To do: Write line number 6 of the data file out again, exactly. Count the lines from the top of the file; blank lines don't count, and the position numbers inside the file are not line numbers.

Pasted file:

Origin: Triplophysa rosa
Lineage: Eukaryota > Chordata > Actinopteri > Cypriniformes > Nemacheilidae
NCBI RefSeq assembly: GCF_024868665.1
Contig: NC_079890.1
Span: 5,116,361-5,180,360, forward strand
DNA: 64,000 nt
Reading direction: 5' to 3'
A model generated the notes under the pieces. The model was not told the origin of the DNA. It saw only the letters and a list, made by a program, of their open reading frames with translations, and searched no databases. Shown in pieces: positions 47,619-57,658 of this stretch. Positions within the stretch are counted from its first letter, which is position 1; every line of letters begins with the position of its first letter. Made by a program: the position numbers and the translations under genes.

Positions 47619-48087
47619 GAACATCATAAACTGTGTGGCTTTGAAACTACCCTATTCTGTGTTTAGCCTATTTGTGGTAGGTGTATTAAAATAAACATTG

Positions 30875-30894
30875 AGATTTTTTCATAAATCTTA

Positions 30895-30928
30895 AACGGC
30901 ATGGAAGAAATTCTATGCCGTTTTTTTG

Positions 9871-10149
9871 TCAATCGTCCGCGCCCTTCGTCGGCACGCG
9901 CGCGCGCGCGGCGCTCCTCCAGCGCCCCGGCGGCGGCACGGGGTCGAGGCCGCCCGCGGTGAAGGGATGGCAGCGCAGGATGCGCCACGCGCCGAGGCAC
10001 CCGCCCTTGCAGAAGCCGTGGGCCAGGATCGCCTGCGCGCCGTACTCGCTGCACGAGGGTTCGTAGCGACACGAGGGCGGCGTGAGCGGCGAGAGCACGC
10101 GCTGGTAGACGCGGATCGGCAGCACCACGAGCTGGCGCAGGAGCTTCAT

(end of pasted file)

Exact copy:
DNA: 64,000 nt